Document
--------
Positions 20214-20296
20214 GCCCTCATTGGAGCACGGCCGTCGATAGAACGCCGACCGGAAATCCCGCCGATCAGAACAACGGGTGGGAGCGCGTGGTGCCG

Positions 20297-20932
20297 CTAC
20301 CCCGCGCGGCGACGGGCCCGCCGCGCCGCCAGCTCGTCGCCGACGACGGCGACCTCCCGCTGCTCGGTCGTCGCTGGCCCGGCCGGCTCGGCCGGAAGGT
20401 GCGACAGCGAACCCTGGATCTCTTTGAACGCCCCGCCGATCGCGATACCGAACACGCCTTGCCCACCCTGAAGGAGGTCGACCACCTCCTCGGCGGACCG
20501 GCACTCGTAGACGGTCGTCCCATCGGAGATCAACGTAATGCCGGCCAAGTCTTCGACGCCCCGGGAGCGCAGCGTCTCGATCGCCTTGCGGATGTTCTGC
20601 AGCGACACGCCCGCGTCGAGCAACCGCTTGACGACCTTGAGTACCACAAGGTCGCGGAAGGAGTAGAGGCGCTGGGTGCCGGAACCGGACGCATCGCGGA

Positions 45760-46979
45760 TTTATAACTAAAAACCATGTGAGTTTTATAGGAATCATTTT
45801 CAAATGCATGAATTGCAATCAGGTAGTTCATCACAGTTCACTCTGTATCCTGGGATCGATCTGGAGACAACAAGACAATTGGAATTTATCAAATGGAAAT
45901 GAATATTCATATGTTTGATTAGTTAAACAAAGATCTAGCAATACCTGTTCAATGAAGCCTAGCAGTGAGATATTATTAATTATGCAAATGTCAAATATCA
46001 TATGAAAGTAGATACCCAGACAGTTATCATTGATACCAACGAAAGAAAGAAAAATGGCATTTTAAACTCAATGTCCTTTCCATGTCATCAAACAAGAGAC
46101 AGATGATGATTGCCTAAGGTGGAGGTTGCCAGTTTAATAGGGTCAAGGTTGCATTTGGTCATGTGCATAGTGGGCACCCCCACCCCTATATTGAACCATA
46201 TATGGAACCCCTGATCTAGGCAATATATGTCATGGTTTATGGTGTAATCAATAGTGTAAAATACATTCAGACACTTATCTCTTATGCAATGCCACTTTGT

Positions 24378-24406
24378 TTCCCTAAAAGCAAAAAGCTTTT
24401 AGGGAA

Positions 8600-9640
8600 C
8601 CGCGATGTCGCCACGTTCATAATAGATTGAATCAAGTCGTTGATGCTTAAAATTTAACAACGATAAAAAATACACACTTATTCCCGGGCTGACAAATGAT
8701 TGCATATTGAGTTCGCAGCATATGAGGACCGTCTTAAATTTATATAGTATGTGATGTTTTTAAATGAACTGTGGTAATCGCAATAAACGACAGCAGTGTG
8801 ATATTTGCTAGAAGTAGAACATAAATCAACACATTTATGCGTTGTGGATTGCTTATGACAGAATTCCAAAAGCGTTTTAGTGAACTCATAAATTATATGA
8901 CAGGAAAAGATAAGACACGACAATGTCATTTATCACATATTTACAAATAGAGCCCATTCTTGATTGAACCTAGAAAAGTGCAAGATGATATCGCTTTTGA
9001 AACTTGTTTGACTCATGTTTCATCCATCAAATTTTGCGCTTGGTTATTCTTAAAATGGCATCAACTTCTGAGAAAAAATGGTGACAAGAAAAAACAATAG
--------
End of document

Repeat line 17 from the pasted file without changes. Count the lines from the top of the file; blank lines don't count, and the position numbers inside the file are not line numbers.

24378 TTCCCTAAAAGCAAAAAGCTTTT